Schadenfreude is defined as the feeling of getting a little happy about the fact that somebody else besides you is having a bit of a hard time in life. Here is the thing about us as human beings. We have the ability to empathise, sympathise and be compassionate about situations that our friends and other people go through in our lives. While that is the case, with the exception of a very few people, most people fall under the category of ‘what is happening to her is so terrible, but I should thank my lucky stars I am not the one going through it.’
This is something that no one is willing to talk about because it would make you seem like you get off from other people’s problems – and that is not the case at all. No one is willing to come out and say that they feel comforted by the fact that when they look at their lives in relation to whatever situation is facing them at the time that they are relatively better off than so and so and things could be worse but they aren’t.
To put such a fancy word to this feeling is what the English language does best. As human beings we are wired to compare. We cannot help it. Comparing your life to somebody else’s life doesn’t mean you want their life, it means you want to see how far yours is going in relation to those around you. Granted, this is not a good gauge to use to fuel your life to be what you want it to be.
Some argue that comparing their lives to those of the people around them fuels their determination to work harder if the people around them are more successful than they are.
At the end of the day there is no right or wrong formula to live life.
It does though become a problem when you use schadenfreude to mock or belittle the lives of others. When all is said and done we all have our fair share of challenges in life that give us a kick and knock us flat. It does not mean that when a friend tells you about his/her challenges that you now have to be a little happy about the fact that they have bigger problems than you do. You don’t get to gloat that your problems seem to pale in comparison to your friend’s problems.
Can any good ever come from the feeling of schadenfreude? The answer is only if it will make you grateful for your own life and in so doing making you a better person by striving to make the most of what you have. It DOES NOT, however, give you the right to be happy that somebody else is having a hard time in life. It should though give you reflection to be grateful for the little things in your life, like the fact that you have food to eat, to the fact that you have a place to sleep, you have supportive friends and family, etc.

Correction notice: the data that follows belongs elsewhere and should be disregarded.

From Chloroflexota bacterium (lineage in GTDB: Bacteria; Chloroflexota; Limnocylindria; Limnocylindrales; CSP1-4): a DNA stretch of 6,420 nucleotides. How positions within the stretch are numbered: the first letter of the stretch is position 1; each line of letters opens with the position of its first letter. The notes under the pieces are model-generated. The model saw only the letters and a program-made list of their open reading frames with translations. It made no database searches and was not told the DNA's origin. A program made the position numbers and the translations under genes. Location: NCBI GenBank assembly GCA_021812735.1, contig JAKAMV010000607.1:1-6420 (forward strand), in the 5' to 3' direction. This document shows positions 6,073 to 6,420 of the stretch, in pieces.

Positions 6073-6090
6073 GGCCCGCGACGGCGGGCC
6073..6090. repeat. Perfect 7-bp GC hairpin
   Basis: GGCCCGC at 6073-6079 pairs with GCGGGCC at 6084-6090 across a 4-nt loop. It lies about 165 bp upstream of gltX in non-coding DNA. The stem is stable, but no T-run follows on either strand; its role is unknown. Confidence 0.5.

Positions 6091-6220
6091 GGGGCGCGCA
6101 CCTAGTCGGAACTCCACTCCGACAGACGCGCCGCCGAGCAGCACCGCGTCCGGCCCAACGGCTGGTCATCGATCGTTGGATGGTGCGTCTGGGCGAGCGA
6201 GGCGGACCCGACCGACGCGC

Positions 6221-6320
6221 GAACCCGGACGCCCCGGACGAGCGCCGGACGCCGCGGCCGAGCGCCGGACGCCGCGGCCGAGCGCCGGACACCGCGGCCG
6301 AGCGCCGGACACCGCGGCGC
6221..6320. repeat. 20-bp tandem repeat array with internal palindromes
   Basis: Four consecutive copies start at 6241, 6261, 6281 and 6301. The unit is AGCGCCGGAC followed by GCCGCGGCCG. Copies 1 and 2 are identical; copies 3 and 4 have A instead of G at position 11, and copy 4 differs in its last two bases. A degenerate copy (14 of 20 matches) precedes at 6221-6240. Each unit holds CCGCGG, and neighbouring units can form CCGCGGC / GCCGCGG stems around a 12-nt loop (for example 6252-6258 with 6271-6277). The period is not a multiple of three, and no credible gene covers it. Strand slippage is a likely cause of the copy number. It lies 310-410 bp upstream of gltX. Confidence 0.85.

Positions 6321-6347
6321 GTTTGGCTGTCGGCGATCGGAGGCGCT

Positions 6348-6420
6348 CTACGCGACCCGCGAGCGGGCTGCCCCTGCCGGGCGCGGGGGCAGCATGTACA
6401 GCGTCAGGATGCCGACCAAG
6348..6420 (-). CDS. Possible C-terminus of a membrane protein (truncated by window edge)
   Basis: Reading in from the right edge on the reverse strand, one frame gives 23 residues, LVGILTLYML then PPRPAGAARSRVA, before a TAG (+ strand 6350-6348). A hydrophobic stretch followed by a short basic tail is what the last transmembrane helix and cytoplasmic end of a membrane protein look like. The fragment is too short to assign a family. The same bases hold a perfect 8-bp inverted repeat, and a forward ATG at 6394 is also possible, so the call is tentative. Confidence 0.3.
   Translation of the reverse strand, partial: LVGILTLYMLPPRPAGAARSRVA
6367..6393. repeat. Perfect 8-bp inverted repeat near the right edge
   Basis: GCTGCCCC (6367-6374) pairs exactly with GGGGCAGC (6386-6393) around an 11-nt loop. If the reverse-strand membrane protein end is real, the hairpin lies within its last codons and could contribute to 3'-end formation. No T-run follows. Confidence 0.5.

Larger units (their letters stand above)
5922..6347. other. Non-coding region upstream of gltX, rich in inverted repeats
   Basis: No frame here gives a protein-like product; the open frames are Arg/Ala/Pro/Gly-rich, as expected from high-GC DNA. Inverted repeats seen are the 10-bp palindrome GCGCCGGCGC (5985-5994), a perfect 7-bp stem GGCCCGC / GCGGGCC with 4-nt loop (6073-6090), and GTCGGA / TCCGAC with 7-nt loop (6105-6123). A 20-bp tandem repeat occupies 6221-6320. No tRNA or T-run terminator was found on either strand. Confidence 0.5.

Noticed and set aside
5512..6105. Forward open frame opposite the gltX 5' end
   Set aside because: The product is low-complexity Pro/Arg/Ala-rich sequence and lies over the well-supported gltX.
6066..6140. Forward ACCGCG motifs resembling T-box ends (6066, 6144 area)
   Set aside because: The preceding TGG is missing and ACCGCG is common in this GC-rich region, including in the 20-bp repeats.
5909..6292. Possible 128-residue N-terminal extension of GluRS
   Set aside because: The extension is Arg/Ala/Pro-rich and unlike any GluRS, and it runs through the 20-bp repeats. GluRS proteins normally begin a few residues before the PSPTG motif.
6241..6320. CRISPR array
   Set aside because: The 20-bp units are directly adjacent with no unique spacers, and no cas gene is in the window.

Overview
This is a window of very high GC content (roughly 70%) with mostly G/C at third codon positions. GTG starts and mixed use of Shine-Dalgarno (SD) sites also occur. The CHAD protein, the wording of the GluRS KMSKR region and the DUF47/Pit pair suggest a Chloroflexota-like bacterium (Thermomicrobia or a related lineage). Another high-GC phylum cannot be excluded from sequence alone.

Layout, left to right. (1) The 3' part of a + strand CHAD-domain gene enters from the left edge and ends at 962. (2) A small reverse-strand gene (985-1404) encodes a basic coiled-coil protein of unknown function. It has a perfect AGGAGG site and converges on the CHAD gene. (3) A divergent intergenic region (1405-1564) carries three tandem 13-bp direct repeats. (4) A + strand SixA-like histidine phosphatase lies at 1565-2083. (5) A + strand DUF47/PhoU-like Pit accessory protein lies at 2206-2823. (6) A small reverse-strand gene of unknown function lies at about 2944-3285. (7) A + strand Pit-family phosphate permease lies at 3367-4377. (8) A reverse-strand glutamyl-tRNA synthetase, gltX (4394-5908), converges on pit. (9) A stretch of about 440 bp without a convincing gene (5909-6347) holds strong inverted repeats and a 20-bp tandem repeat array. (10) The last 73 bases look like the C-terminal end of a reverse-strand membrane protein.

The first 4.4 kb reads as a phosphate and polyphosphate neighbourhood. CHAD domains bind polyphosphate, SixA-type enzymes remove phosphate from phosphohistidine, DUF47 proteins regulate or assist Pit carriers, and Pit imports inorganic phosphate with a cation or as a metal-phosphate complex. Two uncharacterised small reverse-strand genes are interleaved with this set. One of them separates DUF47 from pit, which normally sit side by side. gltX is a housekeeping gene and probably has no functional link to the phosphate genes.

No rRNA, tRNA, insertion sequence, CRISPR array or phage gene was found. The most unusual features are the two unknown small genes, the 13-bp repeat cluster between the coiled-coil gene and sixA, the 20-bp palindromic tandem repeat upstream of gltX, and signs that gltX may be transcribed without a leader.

It should NEVER be at the expense of anybody else. Remember that at the end of the day challenges befall everyone. You are not immune to them; neither are your friends and your neighbours.
What schadenfreude should teach us is that it is never okay to be glad that your life is ‘better’ than those of the people around you. When you feel that your problems are miniscule compared to those of your friends and it makes you feel better about your problems, pause and mull over why you are feeling this way about people you profess to care about.
Instead offer a helping hand where you can to alleviate the problems of your friends. Be there for them and help them through it, but never ever gloat that your problems seem less in comparison. Other people could easily view your problems as more in comparison to theirs.
When all is said and done challenges we all face could never be weighted equally. What seems catastrophic to you may be mild to somebody else who is used to worse than what you are facing. Maturity comes in understanding that we all face problems of different scales and magnitudes. Maturity comes with understanding that as individuals we all see our problems differently. Someone from the outside looking in could think your problems are quite the quagmire and you could think they are just a stepping stone to something bigger and better.
Schadenfreude, admittedly, is something that we all, at one point in time or another are guilty of. Just a little. Admitting this and working towards being more empathetic will make you a better human being. Having the knowledge that challenges are there to mould us into better beings is what ultimately gives schadenfreude less power.
Don’t allow yourself to be a little happy that other people are going through problems that seem much more than yours in scale. Remember that their challenges will mould them into better people. They will learn more about themselves and how they handle situations.
When the schadenfreude bug creeps in, kick it to the curb. You are bigger and better than that, not so? Best believe!